[ES_JOBS_NET] PhD projects in paleoclimate and ore deposit geology

Erika Marín-Spiotta marinspiotta at wisc.edu
Fri Nov 6 16:40:12 MST 2015

A number of fully-funded Earth Science PhD projects are available through
the NERC GW4+ DTP funding route at the Camborne School of Mines, University
of Exeter. Topics include paleoclimate, critical metal geochemistry, and
ore deposit geology.

All 6 projects are listed here:
1. Coupling of late Pliocene Indian monsoon variability and global climate:
new data from IODP Expedition 353

*Supervisors:* Kate Littler <http://emps.exeter.ac.uk/csm/staff/kl334>(CSM,
University of Exeter), Melanie Leng
<http://www.bgs.ac.uk/staff/profiles/0915.html> (BGS), Pallavi Anand
<http://www.open.ac.uk/people/pa2398> (Open University), Marci Robinson

*Location: *University of Exeter, Penryn Campus, Cornwall

*Project description: *The Indian monsoon is one of the most powerful
meteorological phenomena on the planet, affecting the lives of over a
billion people. However, its behaviour in the near future under the
influence of anthropogenic climate change is uncertain, particularly in
terms of the intensity and distribution of seasonal precipitation. The
Pliocene (2.58–5.33 Ma) is the most recent period in Earth’s history with
similar elevated global temperatures and CO2 levels to those predicted for
the coming century, and may serve as a useful analogue for future climate
and monsoon behaviour. The late Pliocene (~3.3–2.5 Ma) was a time of great
global change, witnessing the descent into Northern Hemisphere glaciation
concurrent with a significant drop in CO2. Understanding the response of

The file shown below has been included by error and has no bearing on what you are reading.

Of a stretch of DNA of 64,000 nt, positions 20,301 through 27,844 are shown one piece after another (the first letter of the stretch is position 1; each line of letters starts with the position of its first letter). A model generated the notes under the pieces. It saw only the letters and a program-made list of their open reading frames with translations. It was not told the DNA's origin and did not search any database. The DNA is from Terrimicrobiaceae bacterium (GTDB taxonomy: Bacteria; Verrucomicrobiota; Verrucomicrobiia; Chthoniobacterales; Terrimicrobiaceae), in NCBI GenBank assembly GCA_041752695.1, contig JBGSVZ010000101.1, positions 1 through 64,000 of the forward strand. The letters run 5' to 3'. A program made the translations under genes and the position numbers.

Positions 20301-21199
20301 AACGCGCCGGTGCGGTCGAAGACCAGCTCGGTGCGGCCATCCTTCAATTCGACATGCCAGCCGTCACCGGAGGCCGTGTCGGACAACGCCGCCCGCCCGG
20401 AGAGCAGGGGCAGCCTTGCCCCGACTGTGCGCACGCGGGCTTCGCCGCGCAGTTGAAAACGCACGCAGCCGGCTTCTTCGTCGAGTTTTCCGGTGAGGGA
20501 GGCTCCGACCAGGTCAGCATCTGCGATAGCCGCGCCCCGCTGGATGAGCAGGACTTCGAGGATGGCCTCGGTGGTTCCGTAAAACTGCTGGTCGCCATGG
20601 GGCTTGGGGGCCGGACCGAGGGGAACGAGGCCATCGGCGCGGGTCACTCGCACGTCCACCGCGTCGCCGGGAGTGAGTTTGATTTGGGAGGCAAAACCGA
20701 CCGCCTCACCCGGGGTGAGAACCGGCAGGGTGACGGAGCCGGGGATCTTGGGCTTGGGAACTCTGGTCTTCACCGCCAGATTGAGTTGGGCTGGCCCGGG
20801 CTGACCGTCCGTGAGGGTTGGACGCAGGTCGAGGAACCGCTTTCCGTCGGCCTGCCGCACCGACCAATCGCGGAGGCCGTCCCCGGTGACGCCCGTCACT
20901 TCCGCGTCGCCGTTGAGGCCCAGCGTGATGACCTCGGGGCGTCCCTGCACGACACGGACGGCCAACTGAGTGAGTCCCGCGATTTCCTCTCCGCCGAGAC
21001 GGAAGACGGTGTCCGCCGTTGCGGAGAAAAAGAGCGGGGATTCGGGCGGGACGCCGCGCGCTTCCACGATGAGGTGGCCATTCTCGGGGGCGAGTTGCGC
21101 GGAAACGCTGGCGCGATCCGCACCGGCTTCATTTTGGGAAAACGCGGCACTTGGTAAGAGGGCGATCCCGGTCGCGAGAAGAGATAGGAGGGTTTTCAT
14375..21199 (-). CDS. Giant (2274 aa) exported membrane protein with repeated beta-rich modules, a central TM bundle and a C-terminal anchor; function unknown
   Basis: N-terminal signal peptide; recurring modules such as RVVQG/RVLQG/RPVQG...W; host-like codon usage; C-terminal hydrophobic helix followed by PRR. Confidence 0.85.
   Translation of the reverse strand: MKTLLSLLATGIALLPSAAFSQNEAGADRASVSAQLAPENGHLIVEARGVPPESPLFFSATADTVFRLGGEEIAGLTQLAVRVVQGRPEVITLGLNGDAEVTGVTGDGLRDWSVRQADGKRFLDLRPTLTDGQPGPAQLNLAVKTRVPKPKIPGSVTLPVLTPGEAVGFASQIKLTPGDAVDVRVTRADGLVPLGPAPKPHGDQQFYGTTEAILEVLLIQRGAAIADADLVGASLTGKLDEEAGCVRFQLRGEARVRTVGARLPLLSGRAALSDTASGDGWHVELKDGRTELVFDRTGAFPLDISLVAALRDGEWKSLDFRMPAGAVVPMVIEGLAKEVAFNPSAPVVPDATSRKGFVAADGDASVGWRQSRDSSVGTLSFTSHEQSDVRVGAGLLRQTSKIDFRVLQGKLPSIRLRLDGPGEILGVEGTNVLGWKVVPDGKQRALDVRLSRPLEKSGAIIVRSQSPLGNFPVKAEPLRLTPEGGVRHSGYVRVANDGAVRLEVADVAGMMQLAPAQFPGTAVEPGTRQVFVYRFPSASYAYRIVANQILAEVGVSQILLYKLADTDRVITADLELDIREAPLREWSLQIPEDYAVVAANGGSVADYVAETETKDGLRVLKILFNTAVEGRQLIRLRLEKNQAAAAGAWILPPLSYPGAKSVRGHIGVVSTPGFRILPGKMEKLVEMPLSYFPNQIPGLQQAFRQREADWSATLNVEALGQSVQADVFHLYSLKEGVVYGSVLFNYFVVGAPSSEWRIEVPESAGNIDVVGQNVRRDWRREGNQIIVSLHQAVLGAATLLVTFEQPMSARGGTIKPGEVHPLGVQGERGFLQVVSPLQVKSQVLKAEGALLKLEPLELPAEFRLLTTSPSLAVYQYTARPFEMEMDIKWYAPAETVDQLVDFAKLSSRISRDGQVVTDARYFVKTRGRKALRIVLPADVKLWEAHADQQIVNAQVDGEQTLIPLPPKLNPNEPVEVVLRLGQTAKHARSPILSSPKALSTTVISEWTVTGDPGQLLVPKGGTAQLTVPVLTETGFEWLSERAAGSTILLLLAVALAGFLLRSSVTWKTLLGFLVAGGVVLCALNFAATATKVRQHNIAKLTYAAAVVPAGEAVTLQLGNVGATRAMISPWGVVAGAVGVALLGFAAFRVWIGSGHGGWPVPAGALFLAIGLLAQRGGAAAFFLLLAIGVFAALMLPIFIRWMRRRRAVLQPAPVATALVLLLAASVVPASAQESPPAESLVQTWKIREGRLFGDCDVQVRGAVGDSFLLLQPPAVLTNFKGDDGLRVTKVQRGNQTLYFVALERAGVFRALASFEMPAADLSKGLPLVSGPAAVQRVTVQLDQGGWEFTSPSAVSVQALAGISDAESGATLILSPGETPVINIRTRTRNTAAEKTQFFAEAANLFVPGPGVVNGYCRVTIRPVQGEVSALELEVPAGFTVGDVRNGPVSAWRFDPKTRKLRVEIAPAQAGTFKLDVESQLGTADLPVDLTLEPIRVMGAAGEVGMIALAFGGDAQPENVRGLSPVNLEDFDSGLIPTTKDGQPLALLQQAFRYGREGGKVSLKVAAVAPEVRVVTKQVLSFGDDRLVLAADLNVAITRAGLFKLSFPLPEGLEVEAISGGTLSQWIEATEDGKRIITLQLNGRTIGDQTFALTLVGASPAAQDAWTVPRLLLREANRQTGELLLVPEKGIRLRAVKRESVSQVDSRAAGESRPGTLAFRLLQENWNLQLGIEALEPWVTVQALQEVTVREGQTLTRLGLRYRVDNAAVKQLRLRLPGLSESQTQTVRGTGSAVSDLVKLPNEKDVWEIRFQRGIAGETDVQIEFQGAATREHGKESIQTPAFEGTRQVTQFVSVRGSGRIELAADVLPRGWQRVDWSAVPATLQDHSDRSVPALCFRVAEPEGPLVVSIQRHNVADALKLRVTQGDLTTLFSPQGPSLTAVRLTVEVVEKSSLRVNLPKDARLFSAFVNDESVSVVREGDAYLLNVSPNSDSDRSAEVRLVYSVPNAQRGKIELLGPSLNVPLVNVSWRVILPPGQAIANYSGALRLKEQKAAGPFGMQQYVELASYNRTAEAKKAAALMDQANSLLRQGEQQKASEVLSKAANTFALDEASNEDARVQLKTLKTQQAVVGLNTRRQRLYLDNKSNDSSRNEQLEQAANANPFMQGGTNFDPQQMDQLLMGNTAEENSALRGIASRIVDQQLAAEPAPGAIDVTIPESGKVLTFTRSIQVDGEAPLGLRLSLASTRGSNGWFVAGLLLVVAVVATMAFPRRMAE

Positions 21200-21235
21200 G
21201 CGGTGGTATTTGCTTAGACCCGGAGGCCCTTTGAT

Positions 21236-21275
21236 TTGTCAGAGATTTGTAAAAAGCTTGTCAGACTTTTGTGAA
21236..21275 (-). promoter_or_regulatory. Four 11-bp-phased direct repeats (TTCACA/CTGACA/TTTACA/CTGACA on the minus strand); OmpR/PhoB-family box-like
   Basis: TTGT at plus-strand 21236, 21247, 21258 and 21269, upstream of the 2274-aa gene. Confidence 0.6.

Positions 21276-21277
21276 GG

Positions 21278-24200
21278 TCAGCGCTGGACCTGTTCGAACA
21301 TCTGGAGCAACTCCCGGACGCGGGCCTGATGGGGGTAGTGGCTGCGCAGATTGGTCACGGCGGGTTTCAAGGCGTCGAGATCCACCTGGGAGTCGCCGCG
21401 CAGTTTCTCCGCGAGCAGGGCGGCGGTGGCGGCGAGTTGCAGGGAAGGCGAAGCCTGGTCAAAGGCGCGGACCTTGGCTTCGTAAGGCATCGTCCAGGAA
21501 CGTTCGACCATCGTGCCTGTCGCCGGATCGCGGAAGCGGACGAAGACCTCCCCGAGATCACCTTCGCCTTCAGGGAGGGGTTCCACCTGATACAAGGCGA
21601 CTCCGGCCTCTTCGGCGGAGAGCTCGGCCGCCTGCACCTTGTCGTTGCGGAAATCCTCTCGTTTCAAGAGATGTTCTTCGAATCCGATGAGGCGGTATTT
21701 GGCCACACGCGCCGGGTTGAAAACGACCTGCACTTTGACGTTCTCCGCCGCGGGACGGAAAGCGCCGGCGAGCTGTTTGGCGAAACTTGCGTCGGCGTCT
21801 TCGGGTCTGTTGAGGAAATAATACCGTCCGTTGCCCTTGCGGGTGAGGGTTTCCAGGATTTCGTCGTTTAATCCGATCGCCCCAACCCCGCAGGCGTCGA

the monsoon system during this time of changing boundary conditions will
further enhance our mechanistic understanding.

This project will utilise new deep-sea sediments recovered during IODP
Expedition 353 (Dec 2014–Jan 2015). As this region has never been
scientifically drilled before, these high-resolution cores represent an
unparalleled opportunity to better understand the past behaviour of the
Indian Monsoon through the application of sophisticated multi-proxy
techniques. We will focus on two sites: U1448, Andaman Sea, and Site U1445,
NE Indian Margin. Here we will generate coupled Mg/Ca and d18O records to
reconstruct temperature and d18O seawater (salinity) changes of surface and
thermocline-dwelling planktic foraminifera, at high (2kyr) resolution
allowing us to track the changing response of the monsoon to orbital
forcing. These records will be compared to pollen, biomarker, and
foraminifer assemblage data from the same samples, which will allow a
holistic picture of orbitally-paced climatic change in the region to be

The student will be embedded within the Deep Time Global Change group at
the University of Exeter under the supervision of Dr Littler, where
facilities for sediment and foraminifera processing are available. The
student will benefit from significant involvement with the British
Geological Survey, where the majority of the stable isotope data will be
generated under the supervision of Prof. Leng. The trace element data will
be generated at the Open University under the supervision of Dr Anand. The
student will also visit Dr Robinson at the United States Geological Survey
in the USA to learn foraminiferal assemblage skills, and will attend the
Exp. 353 Post-Cruise Meeting in India in spring 2017, where they will be
fully embedded within the expedition’s international scientific team.

Contact Kate Littler <http://emps.exeter.ac.uk/csm/staff/kl334> to discuss
further before applying.
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